Faith Ringgold’s painted story quilts at L’Elegance

Faith Ringgold's painted story quilts at the Upstairs Gallery at L'Elegance in Oak Bluffs. — Photo courtesy of L'Elegance Furnishings

Faith Ringgold’s opening reception and exhibit at L’Elegance this Saturday, Aug. 13, is a source of personal pride for Fred Collins, the owner of the Circuit Avenue home furnishings shop and upstairs gallery. He acquired her first story-telling quilt, “Who’s Afraid of Aunt Jemima,” in 1984 after seeing it on exhibit at the Studio Museum of Harlem.

Ms. Ringgold, a professor of art at the University of California in San Diego, is known for her painted story quilts, a combination of painting, quilting, and storytelling. Many are in the permanent collections of museums including the Studio Museum in Harlem, the Solomon R. Guggenheim Museum, The Metropolitan Museum of Art, and The Museum of Modern Art. She has shown her work in international exhibits, and received more than 75 awards, fellowships, citations and honors, including the Solomon R. Guggenheim Fellowship for painting, the National Endowment for the Arts Awards, and numerous honorary doctorate degrees.

A successful children’s book writer, Ms. Ringgold has written and illustrated 11 children’s books. Her first book, “Tar Beach,” was a Caldecott Honor Book and winner of the Coretta Scott King Award for Illustration in 1991. Her recent book, “Cassie’s Word Quilt,” is directed at preschool children, and books in progress include, “My Grandma’s Story Quilt,” and a book about the Harlem Renaissance Party.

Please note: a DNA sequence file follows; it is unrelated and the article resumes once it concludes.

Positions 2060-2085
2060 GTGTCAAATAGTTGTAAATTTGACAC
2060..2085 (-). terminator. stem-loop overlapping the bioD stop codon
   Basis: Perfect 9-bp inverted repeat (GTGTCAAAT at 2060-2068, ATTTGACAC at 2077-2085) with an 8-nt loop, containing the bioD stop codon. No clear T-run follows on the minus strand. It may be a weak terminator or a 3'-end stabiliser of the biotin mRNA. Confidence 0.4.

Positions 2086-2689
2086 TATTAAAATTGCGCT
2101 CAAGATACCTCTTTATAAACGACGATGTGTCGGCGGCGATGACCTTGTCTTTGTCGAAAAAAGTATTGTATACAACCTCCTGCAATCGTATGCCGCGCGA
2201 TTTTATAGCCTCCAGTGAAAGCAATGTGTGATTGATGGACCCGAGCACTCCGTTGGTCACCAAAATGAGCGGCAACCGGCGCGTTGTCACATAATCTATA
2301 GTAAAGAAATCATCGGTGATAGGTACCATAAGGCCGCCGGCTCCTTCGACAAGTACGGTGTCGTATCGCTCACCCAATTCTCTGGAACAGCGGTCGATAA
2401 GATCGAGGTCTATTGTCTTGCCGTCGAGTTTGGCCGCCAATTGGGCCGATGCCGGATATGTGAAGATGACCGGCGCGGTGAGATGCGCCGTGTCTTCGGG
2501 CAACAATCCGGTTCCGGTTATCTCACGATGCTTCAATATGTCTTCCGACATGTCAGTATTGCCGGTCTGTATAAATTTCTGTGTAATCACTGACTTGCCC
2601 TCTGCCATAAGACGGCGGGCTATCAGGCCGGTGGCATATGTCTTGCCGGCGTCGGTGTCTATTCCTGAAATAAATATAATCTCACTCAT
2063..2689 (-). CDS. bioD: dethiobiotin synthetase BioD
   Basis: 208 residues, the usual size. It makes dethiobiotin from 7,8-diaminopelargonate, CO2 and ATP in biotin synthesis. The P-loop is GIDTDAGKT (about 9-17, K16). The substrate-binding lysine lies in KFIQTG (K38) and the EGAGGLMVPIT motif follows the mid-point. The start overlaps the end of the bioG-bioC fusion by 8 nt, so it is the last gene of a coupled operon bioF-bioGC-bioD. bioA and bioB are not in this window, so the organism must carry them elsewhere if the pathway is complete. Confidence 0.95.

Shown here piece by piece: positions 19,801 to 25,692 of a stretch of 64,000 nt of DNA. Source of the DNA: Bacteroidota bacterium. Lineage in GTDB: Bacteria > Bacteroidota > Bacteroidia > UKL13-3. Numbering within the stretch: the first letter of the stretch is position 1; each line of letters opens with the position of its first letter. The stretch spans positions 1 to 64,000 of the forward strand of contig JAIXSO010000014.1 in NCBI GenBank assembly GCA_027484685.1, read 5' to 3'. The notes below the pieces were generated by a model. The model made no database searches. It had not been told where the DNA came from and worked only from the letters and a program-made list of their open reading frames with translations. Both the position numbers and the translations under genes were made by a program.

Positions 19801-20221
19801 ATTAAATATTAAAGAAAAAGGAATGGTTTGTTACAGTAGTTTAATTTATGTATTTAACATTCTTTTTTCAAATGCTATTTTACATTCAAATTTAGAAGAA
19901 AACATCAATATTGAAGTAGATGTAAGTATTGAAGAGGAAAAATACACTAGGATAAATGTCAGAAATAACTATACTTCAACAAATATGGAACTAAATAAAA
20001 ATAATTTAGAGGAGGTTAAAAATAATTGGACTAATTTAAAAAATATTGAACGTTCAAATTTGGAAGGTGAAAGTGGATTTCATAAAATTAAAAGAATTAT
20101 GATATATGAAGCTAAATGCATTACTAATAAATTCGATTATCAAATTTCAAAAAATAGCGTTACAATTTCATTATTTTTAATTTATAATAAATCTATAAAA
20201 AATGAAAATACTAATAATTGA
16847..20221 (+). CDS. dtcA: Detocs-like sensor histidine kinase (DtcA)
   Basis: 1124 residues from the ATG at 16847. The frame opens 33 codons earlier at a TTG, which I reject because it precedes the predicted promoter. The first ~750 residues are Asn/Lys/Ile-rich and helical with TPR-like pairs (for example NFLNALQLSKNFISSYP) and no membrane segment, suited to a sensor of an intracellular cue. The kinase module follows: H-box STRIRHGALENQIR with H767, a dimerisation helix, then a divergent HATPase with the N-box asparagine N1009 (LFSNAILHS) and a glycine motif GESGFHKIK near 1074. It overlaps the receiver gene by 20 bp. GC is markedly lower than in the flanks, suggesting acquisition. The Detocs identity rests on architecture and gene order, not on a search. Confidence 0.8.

Working with fabric is an important family tradition, beginning with her great, great-grandmother, a slave who made quilts for her masters.

Mindful of the black feminist experience, Ms. Ringgold draws on African and American folk traditions as well as modern art. Born in Harlem in 1930, she studied art at the City College of New York before becoming a public school teacher and a political activist in the late 1960s and ’70s.

Ms. Ringgold, who began as a painter, started making her narrative story quilts in the 1970s. Using acrylic paints on canvas, she creates images on quilted fabrics, and incorporates written text into her work that represents the themes most important to her: stories of her life, of African-American women and artists throughout history, and of racial and gender inequality. She is working on a series of jazz images.

A wife, mother, and grandmother, Ms. Ringgold expresses joy about her art that is conveyed in the work itself. Meet the artist this weekend.

Opening reception for Faith Ringgold on Saturday, Aug. 13, from 7 to 9 pm in the Upstairs Gallery at L’Elegance on Upper Circuit Avenue, Oak Bluffs.